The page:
Potent Edmonton Oilers able to contend for Stanley Cup
EDMONTON — The Oilers have finished an eight-game pre-season schedule — and the veterans can’t wait for the real games to start.
“It’s nice to have one or two games, but I think you want to get ready to go and play when it counts,” said winger Evander Kane. “I think we should chop it to four (games), I think that makes the most sense, for players, anyways. There are bigger camps, more guys playing, and more players getting experience. But, as a veteran guy, it’d be nice to tone it down to four or five.”
Can you blame Kane for thinking that camp goes on too long? After a run to the NHL’s Western Conference Final last season, players and fans want the Oilers team to pick up where it left off. They simply can’t wait to get going.
This is a team and fan base that harbor legitimate Stanley Cup aspirations for the first time since the Oilers lost to Carolina in a seven-game championship series back in 2006.
The 2021-22 season began with the Oilers “going up and down like a toilet seat,” according to the words of president and general manager Ken Hollard. There were hot streaks, then long cold streaks. It was hard to get a feel if this was going to be yet another disappointing season, or if there was indeed something special, here. Dave Tippett was relieved of his coaching duties in February, and the Oilers were one of the NHL’s hottest teams down the stretch under the guidance of Jay Woodcroft.
Connor McDavid and Leon Draisaitl soared to the expected 100-point-plus seasons. Kane, acquired halfway through the season, finally gave McDavid a true power-forward option on his wing, and they clicked immediately. The 31-year old veteran from Vancouver finished with 22 goals in just 43 games, then added 13 more in the playoffs. He has 40-goal potential, possibly 50. Ex-Leaf Zach Hyman put up 27 goals, too.
The re-signing of Kane to a four-year deal was a watershed moment for this team. For a fan base that’s used to seeing star players leave town the second they enter free agency, it’s significant for a player of Kane’s caliber choose to settle down in the Alberta capital.
The urgency is real.
McDavid, has won the Hart Trophy twice. Draisaitl has twice been a 50-goal scorer. You’ve either got them in the hockey pool, or you want them. But, McDavid said his legacy can’t be measured just by individual accolades.
“This team has kind of done the individual awards thing and the stats and all that,” said McDavid. “Our focus is on team only, winning games and getting ourselves to a good spot to continue to take steps forward.”
But, despite the pedigree on the top two lines, McDavid said it’s important that the Oilers keep reinventing themselves. New looks on the power play. New ways to attack the net.
“Our power play has been successful for a long time, but I felt, throughout the year, teams were getting used to the same old look,” said McDavid. “So we’re continuing to throw new looks. Throwing little wrinkles into your game is so important, today’s game is so well-coached, it’s so well pre-scouted, you have to make little adjustments here and there.”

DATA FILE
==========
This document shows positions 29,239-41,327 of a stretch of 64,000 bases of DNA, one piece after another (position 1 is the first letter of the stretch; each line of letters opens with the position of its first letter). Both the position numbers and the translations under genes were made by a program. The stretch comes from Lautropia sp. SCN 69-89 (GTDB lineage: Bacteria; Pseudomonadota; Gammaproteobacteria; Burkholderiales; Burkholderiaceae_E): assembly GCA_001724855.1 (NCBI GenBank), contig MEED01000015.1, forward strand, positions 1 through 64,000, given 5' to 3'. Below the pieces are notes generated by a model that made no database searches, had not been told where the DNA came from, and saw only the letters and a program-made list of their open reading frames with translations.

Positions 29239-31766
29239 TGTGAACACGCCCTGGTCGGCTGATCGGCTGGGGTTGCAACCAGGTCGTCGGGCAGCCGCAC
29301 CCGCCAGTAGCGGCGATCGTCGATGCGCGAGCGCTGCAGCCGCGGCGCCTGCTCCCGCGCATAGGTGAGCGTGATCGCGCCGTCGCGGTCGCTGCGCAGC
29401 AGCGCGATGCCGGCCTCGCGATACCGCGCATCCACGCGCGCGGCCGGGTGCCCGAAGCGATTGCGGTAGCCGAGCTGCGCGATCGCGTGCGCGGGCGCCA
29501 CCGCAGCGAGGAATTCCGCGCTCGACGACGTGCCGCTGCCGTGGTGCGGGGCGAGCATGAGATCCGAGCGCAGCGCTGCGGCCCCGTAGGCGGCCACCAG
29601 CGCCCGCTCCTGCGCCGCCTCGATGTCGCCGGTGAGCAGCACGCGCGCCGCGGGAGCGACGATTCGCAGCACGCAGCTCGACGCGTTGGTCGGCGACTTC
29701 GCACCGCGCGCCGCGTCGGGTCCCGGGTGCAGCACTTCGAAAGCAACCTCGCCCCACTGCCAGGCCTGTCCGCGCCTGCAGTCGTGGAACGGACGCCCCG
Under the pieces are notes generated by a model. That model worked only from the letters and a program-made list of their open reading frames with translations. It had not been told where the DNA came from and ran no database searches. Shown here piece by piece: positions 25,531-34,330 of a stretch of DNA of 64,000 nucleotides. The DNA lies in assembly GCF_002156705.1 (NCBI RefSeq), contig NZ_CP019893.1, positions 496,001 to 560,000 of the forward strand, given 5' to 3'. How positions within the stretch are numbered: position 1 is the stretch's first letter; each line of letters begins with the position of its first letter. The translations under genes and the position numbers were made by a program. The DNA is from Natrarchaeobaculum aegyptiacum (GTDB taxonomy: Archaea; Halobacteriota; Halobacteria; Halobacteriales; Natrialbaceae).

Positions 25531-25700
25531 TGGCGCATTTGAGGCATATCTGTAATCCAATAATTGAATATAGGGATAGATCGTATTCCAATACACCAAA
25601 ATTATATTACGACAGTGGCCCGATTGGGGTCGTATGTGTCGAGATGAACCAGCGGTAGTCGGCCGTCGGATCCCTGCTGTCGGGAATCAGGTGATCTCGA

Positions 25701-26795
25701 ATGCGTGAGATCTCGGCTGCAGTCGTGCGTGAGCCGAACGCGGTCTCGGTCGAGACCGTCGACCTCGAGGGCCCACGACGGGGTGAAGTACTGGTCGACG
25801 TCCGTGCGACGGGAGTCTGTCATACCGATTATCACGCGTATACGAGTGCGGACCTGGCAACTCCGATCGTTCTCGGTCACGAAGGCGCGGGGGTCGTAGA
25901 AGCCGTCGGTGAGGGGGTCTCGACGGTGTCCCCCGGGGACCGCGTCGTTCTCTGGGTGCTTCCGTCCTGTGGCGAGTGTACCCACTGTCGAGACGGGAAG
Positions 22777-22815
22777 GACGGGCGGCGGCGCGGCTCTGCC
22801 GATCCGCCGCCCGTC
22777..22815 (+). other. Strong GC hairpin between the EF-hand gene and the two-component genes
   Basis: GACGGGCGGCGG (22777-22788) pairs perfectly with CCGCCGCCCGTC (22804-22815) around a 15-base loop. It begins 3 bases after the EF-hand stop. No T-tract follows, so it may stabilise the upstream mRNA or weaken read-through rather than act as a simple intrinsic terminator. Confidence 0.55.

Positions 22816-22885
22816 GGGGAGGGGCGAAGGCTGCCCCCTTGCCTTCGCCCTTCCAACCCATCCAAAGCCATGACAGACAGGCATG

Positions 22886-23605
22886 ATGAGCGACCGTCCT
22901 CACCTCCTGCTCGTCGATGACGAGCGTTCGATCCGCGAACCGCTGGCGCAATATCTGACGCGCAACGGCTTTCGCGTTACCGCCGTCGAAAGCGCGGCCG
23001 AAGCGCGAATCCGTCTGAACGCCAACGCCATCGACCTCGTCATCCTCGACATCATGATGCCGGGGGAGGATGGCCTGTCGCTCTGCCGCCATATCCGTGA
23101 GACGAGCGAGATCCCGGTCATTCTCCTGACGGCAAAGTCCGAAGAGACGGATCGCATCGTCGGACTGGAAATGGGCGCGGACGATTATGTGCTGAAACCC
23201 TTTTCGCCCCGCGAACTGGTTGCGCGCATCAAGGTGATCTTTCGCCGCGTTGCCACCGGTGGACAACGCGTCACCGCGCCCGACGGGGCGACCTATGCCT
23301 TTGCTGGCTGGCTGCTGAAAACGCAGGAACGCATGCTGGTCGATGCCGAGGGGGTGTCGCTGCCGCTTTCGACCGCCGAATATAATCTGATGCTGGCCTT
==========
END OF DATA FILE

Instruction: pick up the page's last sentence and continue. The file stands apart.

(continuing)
And, with the addition of former Leaf Jack Campbell in net, who won 31 games last season, the feeling is that this is the Oilers time. With McDavid, Draisaitl, Kane, Hyman all spread out on the top two lines and the power play, there are echoes of the 1980s when it comes to the offensive firepower of this team.
Campbell comes to Edmonton from Toronto — so he’s had the unique perspective of playing goal behind one offensive juggernaut, then going to another. How does a goalie’s mindset change when they know that there won’t be a lot of 2-1 games? “I guess at the end of the day, my job is to keep the puck out,” said Campbell. “But it gives you a lot of confidence to get back in games, that we can score some goals. It definitely eases the pressure.”
The first thing Oilers fans do when they see the NHL schedule is circle the dates that the Calgary Flames are in town. The Flames visit the Oilers on Oct. 15, and that’s it for games between the two at Rogers Place. They play at the Saddledome Oct. 29 and Dec. 27
The reunion between Jack Campbell, Zach Hyman and the rest of the former Leafs on the Oilers roster has to wait until March 1, when Toronto visits Rogers Place. They face each other again on March 11 at the Scotiabank Centre.
And, the rematch of the Western Conference Final goes Jan. 7, when Nathan MacKinnon and the Stanley Cup champion Colorado Avalanche visit Rogers Place.
If there were trophies handed out to players who had the most impressive training camps, the Oilers would be giving one to winger Dylan Holloway. The former first-round pick was playing on the second line closer to the end of camp, and had a hat trick in a win over Winnipeg. The former University of Wisconsin star said he’s overcome wrist issues that plagued his 2021-22 AHL season.
This report by The Canadian Press was first published Oct. 9, 2022.
Steven Sandor, The Canadian Press